Related Articles

    History & Overview

    The Pekingese, developed in China centuries ago, is a member of the toy group and believed to be close relatives of the Lhasa Apso and Shih Tzu breeds. Once carried by Chinese royalty in the sleeves of their robes, the tiny Pekingese was given the nickname of “Sleeve Dogs.” They are known to be extremely stubborn and independent, somewhat like a cat. Pekingese are very feisty, courageous dogs with a natural suspicious nature which makes them excellent watchdogs.


    Pekingese do better with adults than with families with young children unless socialized with young children at an early age. Very aggressive towards other dogs. Pekes are prone to back problems because of their long bodies and short legs. They can get really hurt going up and down the stairs or jumping off the couch.


    If you hate grooming and don’t want to pay a professional groomer, you should not own a Pekingese. Pekes need brushing daily and an extra-thorough brushing weekly, or professional grooming monthly.

    At A Glance

    Other Names:

    Peke, Lion Dog, Sleeve Dog, Peking Dog

    Country of Origin:

    China/ Great Britain


    Companion Dog


    FCI Classification: Group 9 – Companion & Toy Breeds; Japanese Chin and Pekingese (without working trial)
    AKC Classification: Toy Group


    Small (6 – 9 inches at shoulders)


    All colors and markings are permissible and of equal merit, except albino or liver. Parti-colors evenly broken.

    Litter Size:


    Life Span:

    9 – 15 years

    Grooming Requirements:

    This little ball of fluff requires daily brushing with particular attention being paid to the hair on the legs, between the leg joint and the body and the underside. Due to their facial conformation, the creases should be checked and cleaned on a regular basis.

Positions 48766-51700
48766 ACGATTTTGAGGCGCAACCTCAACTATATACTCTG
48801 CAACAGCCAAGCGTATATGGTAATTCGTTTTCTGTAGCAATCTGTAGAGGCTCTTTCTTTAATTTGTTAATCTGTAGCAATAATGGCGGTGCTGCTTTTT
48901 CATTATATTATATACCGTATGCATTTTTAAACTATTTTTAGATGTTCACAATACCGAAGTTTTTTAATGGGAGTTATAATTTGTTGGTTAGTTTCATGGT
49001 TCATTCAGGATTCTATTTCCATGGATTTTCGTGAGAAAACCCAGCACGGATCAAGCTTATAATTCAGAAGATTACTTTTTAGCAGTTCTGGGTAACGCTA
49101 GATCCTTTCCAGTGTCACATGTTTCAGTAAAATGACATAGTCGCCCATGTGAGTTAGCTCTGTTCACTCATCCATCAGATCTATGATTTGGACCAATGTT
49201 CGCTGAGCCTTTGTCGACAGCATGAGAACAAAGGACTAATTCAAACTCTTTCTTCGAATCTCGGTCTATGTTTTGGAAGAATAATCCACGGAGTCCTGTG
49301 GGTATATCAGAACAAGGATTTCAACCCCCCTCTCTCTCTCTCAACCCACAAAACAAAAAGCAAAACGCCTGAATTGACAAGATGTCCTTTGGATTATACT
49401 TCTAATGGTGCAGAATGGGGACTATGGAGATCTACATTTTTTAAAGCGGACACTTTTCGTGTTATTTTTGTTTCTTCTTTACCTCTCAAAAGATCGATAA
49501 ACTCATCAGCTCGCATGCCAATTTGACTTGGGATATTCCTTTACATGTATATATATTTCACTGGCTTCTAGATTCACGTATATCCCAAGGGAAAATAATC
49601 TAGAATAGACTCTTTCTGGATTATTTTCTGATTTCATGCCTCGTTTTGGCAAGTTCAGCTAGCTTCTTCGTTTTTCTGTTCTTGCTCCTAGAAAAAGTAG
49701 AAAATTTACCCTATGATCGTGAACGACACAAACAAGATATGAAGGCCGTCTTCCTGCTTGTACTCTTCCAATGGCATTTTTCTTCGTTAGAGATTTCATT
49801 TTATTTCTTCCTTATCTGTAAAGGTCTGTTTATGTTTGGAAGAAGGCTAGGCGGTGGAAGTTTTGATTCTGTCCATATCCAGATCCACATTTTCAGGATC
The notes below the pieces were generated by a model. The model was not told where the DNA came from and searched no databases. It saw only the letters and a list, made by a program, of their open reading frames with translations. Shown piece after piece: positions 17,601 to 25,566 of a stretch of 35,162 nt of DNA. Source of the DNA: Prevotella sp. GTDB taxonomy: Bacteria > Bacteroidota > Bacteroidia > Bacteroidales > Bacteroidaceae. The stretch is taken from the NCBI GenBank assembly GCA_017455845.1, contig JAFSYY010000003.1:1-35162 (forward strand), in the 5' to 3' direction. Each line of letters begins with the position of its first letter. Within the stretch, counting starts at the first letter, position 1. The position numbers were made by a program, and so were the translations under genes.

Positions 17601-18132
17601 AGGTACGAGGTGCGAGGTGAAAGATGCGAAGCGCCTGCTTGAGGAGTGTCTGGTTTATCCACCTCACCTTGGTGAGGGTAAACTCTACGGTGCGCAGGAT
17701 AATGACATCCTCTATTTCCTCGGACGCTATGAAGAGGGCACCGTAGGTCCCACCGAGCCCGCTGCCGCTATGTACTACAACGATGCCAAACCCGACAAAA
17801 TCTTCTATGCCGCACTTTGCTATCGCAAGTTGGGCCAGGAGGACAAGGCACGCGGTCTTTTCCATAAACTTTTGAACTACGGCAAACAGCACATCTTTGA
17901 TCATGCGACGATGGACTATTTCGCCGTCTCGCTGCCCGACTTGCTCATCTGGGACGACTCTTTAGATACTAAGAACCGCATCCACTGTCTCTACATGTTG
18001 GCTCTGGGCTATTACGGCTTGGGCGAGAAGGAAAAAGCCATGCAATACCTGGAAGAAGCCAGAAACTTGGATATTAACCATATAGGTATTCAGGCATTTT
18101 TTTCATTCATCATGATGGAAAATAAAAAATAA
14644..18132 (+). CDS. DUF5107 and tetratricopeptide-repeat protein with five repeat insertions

Leonine in appearance with an alert and intelligent expression. Fearless, loyal, aloof, not timid or aggressive. The Peke is a very regal, dignified, self-confident dog that can be lively and mischievous. They have personality plus and get along great with cats.

    Social skills:

    Good with other pets if socialized at a young age as they have a tendency to be suspicious of other dogs.

    Suitability for Children:

    The Pekingese will not tolerate teasing, so children must be taught how to behave around the dog. Best with older, quieter, children as he does not like to be disturbed while sleeping.

    Exercise Needs:

    20 – 30 minutes a day

    Train Ability:

    They can be stubborn and independent, not the easiest dog to obedience train. They can be obedient, but it is a case of doing so in its own time. Needs a patient owner who will spend time with training.

    Health & Behavioral Issues:

    Breathing problems, back problems and eye injuries and corneal ulcers.

    Video Credits: AnimalWised


    Other Topics

    Toy Fox Terrier

    History & Overview The Toy Fox Terrier is one of 31 terrier breeds currently recognized by the America...

    The Responsible Breeder Checklist

    13 Points To Consider Before Purchasing From A Breeder Here are 13 points to consider before deciding which...

    Irish Wolfhound

    History & Overview The tallest and possibly the most powerful of dogs, the Irish Wolfhound is the great...

    Bacterial, Fungal, and Nutritional Diseases

    Overview Keeping your ferret healthy requires an understanding of the needs of these animals. These animals are prone...

    Red-tailed Hawk

    Overview The distant, soaring buteo that holds its position in a stiff breeze as if "pinned to the...